1. Evaluate $\oint_{C} \left(\frac{1}{(z+i)^{3}}- \frac{5}{z+i}+8 \right) \ dz$ where $C$ is the circle $|z+i| = 1$ with positive orientation.

So we have $\int_{C} \frac{1}{(z+i)^{3}} \ dz + -5 \int_{C} \frac{1}{z+i} \ dz + \int_{C} 8 \ dz$. The last integral is $0$ by Cauchy-Goursat. For the two other integrals why can't we say that they are both $0$ by Cauchy-Goursat? Because they both have singularities at $z = -i$.

Only the first one is $0$ and the second one is $-5(2 \pi i) = -10 \pi i$ by Cauchy Integral Formula. But thet are both analytic within and on $C$. So why are they not both $0$?

yeah you had to use Cauchy Integral formula for derivatives because the function was "too singular."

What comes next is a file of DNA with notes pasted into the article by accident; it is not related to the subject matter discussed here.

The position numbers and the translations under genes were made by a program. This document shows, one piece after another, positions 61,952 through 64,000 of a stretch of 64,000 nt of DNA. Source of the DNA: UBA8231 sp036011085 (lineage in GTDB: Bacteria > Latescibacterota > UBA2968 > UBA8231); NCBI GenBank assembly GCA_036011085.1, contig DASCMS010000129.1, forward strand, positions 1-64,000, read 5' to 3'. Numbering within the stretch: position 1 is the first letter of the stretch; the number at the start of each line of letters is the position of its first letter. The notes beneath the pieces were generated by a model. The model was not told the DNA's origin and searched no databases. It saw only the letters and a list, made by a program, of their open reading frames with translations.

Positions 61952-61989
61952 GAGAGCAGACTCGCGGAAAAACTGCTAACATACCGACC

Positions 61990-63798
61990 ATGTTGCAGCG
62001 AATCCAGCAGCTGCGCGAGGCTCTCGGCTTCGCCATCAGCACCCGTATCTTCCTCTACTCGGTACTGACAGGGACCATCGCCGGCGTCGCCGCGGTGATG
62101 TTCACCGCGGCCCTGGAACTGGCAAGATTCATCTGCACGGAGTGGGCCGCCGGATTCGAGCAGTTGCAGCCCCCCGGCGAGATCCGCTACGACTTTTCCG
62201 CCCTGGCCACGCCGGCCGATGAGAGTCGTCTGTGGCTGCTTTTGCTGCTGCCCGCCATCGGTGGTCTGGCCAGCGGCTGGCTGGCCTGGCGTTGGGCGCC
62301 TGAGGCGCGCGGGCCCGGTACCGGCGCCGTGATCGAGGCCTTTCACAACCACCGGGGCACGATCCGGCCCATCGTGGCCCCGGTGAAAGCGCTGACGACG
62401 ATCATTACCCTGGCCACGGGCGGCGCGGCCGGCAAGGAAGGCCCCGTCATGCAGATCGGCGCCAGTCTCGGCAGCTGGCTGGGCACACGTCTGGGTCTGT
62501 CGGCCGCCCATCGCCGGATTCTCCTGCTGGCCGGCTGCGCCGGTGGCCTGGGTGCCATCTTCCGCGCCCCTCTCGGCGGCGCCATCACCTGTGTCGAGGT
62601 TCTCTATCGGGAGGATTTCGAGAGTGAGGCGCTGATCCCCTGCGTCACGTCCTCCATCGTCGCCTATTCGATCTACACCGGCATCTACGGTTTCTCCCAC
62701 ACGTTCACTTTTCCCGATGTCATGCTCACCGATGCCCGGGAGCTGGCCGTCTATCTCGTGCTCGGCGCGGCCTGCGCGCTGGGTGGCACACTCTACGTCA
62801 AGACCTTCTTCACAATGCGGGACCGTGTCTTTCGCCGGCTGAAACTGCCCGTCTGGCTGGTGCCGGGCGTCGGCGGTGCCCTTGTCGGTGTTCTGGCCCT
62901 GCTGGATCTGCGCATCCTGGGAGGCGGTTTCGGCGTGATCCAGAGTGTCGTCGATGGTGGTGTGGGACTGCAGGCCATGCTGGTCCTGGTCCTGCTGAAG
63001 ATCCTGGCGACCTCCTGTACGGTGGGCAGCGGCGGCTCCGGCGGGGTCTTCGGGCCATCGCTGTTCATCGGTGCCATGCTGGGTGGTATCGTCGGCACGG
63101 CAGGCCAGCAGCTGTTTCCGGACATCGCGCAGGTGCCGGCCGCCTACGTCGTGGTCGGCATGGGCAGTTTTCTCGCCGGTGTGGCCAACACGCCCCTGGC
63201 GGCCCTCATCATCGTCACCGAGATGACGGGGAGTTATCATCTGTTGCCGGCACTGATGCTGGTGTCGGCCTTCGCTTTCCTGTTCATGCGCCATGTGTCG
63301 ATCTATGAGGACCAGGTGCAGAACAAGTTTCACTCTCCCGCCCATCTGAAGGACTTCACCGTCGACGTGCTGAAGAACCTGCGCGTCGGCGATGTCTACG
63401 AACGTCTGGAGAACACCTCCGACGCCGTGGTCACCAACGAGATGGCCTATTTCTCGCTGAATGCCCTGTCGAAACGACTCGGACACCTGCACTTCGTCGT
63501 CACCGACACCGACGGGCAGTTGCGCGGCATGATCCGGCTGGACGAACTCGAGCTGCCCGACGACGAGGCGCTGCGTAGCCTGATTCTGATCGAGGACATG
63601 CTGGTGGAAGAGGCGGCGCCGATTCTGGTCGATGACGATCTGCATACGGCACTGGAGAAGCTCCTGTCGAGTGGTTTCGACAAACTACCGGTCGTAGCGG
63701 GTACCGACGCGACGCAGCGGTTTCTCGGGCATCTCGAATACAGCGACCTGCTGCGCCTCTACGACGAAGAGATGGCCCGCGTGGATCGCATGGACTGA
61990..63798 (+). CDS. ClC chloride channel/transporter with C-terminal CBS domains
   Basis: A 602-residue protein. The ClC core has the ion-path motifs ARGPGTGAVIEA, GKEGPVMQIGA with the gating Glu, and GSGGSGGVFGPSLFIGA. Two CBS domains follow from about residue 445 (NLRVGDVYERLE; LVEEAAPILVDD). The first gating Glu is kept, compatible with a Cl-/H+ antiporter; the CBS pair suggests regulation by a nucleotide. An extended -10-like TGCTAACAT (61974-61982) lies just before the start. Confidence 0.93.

2. Originally Posted by manjohn12
Evaluate $\oint_{C} \left(\frac{1}{(z+i)^{3}}- \frac{5}{z+i}+8 \right) \ dz$ where $C$ is the circle $|z+i| = 1$ with positive orientation.

So we have $\int_{C} \frac{1}{(z+i)^{3}} \ dz + -5 \int_{C} \frac{1}{z+i} \ dz + \int_{C} 8 \ dz$. The last integral is $0$ by Cauchy-Goursat. For the two other integrals why can't we say that they are both $0$ by Cauchy-Goursat? Because they both have singularities at $z = -i$.

Only the first one is $0$ and the second one is $-5(2 \pi i) = -10 \pi i$ by Cauchy Integral Formula. But thet are both analytic within and on $C$. So why are they not both $0$?
The integrands of the other two integrals are not analytic inside and on $C$ (there is a singularity at $z = -i$) so the Cauchy-Goursat Theorem cannot be applied.

You know that $f^{(n)}(\alpha) = \frac{n!}{2 \pi i} \oint \frac{f(z)}{(z - \alpha)^{n+1}} \, dz$. Therefore:

1. $\oint_{C} \frac{1}{(z+i)^3} \ dz = 0$ since $n = 2$ and $f(z) = 1$.

2. $\oint_{C} \frac{1}{(z+i)} \ dz = 2 \pi i$ since $n = 0$ and $f(z) = 1$.